It is AFSC’s aim to focus on helping the poor to better provide for their livelihoods and assisting local authorities in areas that are not being served by another international organization. In 1997, following discussions with officials at the national level and in Koh Kong province, AFSC initiated the Integrated Sustainable Livelihoods Program in Sre Ambel and Kompong Seila districts. At that time, AFSC was the only international NGO with a project based there. Five years later, when the ISLP Strategic Plan was developed, the area continued to be underserved.

While the target districts were initially very isolated and difficult to access, they have undergone rapid change. Major demographic, political and infrastructure changes have significantly altered the socio-economic environment and the use of natural resources in the area. This had a major effect on local communities, who have always depended heavily on natural resources to survive. Main activities have traditionally been logging, collection of forest products, fishing, and basic agriculture.

The 1999 logging ban cut off an important source of income for poor local villagers. Those who remained were motivated to protect their remaining forest area. These communities faced a pressing need to find legal, sustainable ways to make ends meet. However, this transition requires a significant change in livelihood activity and resource use. In 2004, a new road was built linking the area with the Thai border, resulting in the arrival of new stakeholders [outside actors] and further changes to local market economy. Changing and often competing claims on land ownership and use have led to problems such as land speculation, illegal logging and conflict.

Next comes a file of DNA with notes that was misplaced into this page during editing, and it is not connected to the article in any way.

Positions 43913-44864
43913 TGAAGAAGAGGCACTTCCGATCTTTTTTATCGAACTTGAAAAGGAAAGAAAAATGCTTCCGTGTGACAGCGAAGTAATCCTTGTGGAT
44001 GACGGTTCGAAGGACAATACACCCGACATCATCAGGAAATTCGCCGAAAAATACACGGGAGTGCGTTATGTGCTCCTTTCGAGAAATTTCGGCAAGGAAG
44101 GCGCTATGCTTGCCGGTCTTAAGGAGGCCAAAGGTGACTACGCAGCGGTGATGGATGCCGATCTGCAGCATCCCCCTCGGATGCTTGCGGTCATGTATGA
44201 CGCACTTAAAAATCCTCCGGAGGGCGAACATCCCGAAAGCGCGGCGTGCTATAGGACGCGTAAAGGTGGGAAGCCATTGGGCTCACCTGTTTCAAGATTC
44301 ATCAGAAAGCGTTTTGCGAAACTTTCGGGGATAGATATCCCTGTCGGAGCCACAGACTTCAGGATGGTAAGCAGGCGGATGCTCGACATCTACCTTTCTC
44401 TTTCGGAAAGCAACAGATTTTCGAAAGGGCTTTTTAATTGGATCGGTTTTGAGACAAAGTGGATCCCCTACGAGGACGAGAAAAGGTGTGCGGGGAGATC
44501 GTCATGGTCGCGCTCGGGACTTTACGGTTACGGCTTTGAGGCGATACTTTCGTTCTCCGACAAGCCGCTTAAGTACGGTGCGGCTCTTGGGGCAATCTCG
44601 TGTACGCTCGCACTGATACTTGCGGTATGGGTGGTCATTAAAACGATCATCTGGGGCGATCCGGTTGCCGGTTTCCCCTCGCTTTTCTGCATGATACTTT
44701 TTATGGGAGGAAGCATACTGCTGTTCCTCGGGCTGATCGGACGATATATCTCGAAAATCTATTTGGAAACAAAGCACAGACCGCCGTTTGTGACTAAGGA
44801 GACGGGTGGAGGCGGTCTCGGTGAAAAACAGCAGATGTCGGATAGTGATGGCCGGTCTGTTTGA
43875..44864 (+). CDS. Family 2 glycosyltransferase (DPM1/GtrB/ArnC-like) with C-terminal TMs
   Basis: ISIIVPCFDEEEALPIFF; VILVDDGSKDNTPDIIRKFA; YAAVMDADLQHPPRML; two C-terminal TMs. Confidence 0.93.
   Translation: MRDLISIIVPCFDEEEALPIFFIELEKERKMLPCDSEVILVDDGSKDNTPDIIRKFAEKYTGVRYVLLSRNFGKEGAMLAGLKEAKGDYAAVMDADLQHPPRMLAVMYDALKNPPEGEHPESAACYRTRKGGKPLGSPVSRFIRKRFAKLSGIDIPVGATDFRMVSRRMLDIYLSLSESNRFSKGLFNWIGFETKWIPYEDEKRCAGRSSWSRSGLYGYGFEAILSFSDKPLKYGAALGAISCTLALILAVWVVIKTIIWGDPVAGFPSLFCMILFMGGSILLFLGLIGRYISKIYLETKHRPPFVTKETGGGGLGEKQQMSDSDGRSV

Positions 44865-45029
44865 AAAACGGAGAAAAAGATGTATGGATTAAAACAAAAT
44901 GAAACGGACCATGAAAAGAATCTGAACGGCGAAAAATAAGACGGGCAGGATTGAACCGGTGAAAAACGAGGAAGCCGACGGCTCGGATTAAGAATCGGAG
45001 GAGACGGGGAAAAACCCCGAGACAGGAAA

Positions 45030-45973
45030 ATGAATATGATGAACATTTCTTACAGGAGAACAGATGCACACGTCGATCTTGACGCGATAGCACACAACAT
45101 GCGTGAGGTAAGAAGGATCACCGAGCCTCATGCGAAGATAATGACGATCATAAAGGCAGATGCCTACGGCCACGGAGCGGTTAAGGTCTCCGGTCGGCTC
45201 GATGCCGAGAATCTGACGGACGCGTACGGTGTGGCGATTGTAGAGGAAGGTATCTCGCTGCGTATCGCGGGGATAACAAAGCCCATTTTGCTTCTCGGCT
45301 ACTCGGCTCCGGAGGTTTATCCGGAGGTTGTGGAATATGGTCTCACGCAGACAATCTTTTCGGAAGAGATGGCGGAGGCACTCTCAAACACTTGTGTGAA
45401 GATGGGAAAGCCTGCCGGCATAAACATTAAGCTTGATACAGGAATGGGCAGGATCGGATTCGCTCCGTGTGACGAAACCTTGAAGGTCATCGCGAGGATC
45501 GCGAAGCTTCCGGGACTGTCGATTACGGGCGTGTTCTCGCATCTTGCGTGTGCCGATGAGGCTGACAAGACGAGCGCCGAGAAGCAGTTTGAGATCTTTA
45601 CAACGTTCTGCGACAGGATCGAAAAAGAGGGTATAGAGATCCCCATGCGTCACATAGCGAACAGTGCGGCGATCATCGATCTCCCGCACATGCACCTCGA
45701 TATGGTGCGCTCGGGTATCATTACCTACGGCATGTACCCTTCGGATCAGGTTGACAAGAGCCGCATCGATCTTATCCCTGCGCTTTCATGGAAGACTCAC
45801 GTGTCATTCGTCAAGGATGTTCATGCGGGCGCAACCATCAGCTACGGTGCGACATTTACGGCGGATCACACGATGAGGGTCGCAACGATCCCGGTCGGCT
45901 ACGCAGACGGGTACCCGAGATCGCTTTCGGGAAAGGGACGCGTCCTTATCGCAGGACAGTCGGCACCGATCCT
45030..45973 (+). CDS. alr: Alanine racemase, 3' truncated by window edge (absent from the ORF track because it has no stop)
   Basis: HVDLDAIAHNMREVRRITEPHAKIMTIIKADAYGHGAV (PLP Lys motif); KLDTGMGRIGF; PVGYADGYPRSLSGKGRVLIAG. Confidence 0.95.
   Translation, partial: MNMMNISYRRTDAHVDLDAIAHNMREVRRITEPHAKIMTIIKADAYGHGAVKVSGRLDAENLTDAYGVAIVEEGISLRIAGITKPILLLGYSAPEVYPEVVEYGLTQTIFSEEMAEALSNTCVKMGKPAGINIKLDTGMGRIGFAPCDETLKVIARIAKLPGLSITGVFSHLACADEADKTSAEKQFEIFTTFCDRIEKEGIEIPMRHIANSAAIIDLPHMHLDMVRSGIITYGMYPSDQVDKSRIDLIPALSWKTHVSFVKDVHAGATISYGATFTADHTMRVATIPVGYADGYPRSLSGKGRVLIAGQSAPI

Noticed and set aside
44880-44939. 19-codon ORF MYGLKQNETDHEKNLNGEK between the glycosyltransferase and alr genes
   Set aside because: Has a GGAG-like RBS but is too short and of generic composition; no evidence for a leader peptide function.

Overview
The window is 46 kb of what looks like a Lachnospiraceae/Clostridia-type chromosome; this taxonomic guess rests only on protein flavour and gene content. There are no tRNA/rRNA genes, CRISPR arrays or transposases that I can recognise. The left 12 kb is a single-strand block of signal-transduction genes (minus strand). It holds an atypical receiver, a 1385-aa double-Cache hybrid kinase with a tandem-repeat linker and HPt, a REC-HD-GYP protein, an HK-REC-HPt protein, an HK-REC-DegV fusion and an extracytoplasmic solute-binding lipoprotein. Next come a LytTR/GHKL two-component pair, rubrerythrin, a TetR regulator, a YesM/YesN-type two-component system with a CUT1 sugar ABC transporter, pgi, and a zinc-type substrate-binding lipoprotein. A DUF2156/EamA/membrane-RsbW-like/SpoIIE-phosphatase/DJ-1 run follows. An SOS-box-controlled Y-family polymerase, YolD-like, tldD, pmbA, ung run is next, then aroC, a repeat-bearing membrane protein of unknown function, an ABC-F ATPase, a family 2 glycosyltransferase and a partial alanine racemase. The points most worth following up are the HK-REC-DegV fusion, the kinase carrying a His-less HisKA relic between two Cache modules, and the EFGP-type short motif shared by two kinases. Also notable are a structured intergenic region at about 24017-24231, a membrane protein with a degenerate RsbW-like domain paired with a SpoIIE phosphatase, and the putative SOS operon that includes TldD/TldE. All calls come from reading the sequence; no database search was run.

For fishing communities situated along Kompong Song Bay, significant pressure has come from illegal mechanised trawlers operating in shallow waters. The resulting decrease in fish yields exacerbated poverty and increased conflict between competing groups, especially as fish stocks in other marine areas collapsed. Villagers sought other means of survival, such as clearing forests for mangrove wood and rice fields, thus creating even more pressure on natural resources.

In parallel, the Sub-decree on Community Forestry (2003) and Sub-decree on Community Fisheries (2005), as well as the Forestry Law (2003) and Fisheries Law (2006) were passed. The drafting of these laws was a positive step towards the establishment of a legal framework for community-based natural resource management in Cambodia. Regulatory changes engaged debate and dialogue between communities, government officials and civil society. When rules are clearly understood and enforced they will help communities and officials to meet the requirements.

The integrated strategy carried out by AFSC in the area reflects the interconnectedness between the health of the natural environment and the wellbeing of the communities. Effective and sustainable community management of natural resources in partnership with official authorities is essential. Such collective management is necessary to protect the environment itself, to prevent conflict between groups, and to preserve people’s livelihoods, both now and for future generations. Continue reading